Learn to code and transfer your knowledge to students. Why? Coding emphasizes problem solving, supports advanced thinking and reasoning skills, and can help a child’s developing brain see the relationship between an action and an outcome. Coding is empowering. Coding is rewarding. Coding is fun! Gain coding skills and evaluate coding programs and resources available for students. Confidently introduce coding to your students in order to stimulate and nourish creativity, impart knowledge of how all-things-digital work, and, perhaps, open a door to your students’ futures. It is also a way to become a certified technology teacher.
Coding develops critical thinking skills
Coding can be challenging. Coding is a process of inputting instructions into a computing device that results in an action, or output. Success brings the coder a feeling of satisfaction and pride. If the result is flawed or needs revision, troubleshooting by trial and error engages critical thinking skills. Coding offers students a challenging, exciting, fulfilling and productive look into what makes digital sound and motion take place. We know not all students are not going to become computer programmers. So why should every child learn about coding? Because, every profession today and in the future relies at some level on coding.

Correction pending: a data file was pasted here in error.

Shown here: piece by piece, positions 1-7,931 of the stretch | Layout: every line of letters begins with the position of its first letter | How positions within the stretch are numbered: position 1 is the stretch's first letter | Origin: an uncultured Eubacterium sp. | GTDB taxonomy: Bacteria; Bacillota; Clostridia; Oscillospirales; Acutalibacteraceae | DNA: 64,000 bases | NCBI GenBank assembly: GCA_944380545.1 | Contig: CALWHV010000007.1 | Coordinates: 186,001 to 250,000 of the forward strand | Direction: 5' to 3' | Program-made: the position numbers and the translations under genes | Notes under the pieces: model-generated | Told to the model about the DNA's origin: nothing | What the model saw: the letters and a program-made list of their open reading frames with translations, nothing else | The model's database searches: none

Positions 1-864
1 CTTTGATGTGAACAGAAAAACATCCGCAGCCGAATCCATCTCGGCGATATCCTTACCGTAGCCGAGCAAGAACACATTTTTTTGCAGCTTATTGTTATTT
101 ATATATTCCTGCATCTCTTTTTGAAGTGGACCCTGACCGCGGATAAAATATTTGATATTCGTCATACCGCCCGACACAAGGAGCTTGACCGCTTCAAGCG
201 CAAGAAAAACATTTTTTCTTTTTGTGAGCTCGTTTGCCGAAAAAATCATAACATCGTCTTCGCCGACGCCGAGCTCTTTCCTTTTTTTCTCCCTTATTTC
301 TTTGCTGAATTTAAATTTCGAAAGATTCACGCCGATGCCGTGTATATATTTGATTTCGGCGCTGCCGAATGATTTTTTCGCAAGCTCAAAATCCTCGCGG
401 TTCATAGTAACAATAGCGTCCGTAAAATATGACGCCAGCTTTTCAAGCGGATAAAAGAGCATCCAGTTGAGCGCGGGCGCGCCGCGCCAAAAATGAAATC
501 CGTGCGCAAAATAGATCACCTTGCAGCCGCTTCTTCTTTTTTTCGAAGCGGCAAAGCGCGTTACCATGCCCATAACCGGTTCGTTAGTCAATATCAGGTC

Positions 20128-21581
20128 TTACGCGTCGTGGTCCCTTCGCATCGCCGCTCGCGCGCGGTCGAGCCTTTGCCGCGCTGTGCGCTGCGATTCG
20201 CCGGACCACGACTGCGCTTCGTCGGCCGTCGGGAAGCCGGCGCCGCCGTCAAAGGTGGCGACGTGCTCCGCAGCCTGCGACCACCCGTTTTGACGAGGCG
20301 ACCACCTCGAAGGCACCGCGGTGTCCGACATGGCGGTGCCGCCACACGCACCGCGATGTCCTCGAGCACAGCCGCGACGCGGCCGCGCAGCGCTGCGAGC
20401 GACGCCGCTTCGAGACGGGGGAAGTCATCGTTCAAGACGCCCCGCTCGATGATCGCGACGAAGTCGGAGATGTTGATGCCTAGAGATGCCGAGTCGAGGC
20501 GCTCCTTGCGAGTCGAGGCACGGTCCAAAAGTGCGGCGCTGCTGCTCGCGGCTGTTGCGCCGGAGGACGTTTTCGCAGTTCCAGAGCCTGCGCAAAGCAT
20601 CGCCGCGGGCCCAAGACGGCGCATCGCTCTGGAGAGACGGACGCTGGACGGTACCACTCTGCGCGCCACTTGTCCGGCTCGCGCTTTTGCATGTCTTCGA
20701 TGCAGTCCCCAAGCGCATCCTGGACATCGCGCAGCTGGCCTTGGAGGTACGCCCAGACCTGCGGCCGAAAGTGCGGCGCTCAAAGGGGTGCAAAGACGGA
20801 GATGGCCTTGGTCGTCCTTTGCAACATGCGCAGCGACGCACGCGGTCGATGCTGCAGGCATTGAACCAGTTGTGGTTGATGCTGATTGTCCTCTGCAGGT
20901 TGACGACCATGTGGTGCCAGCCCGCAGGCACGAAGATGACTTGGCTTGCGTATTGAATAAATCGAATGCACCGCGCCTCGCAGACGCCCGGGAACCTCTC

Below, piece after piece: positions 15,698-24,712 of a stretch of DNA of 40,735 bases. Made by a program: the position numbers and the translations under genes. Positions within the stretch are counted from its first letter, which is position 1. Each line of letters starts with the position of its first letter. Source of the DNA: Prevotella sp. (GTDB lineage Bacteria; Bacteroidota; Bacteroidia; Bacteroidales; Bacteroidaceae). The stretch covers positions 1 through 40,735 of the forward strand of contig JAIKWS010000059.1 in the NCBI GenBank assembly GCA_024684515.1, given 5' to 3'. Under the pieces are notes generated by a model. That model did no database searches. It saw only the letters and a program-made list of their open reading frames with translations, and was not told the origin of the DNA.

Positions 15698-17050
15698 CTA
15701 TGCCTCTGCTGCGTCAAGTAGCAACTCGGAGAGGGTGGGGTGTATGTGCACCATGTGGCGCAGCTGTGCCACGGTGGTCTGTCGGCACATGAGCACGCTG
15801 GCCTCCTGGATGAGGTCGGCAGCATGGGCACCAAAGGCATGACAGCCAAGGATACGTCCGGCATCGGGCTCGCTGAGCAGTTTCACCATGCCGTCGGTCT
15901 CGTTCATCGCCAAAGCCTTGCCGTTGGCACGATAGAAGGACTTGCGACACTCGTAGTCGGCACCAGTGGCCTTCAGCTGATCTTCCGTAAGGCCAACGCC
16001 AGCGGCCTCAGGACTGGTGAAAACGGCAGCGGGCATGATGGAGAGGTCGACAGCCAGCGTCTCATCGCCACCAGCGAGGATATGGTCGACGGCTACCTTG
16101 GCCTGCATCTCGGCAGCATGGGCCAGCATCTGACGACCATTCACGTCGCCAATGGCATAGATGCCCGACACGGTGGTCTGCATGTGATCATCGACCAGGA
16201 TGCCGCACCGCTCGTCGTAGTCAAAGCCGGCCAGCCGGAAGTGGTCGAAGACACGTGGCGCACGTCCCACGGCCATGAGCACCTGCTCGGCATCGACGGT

Coding is a language. It is a set of instructions. Code tells a device what to do. Most every device that operates by a form of power uses code. Coding, professionally known as computer programming, is nothing brand new. The most basic form of coding began in 1842!
This century’s explosion of devices that run on code has brought to the forefront a movement to introduce coding to students from 5 to adult.
So how does a teacher approach coding in the classroom?
For starters, take a coding class that teaches you, the teacher, the fundamentals. After that, you can apply that knowledge to eager students. Even Barack Obama got excited about coding, although he had to be taught by school kids. Those could be your kids.
There are ways for teachers to develop the resources and activities that will help them understand the world of computer coding at a beginner’s level. Coding is similar to learning a new language. The coder must learn a language of code.
5 ways teachers get started
- Teachers must learn that coding is a set of instructions that computers use to complete a task.
- Teachers must understand the educational and career concepts that support students learning to code.
- Practice some simple coding using free online resources.
- Research and report on coding programs and resources available for varied skill levels and goals.
- Evaluate this new knowledge of coding and plan to implement a coding program.
So here are some ways to get kids coding
Start with these resources:
An Hour of Code: An Introduction to Computer Programming
Next, watch and listen to the videos found at Video: The Hour of Code 2015
- 8 Free Tools That Teach Kids How to Code by Sarah K. White via CIO magazine
- 6 Tips for Teaching Kids to Code by Al Sweigart via OpenSource
- Guide to Teaching Kids to Code via EdSurge
- Free Video Courses for Coding via PluralSight
- 5 Reasons to Teach Kids to Code via Kodable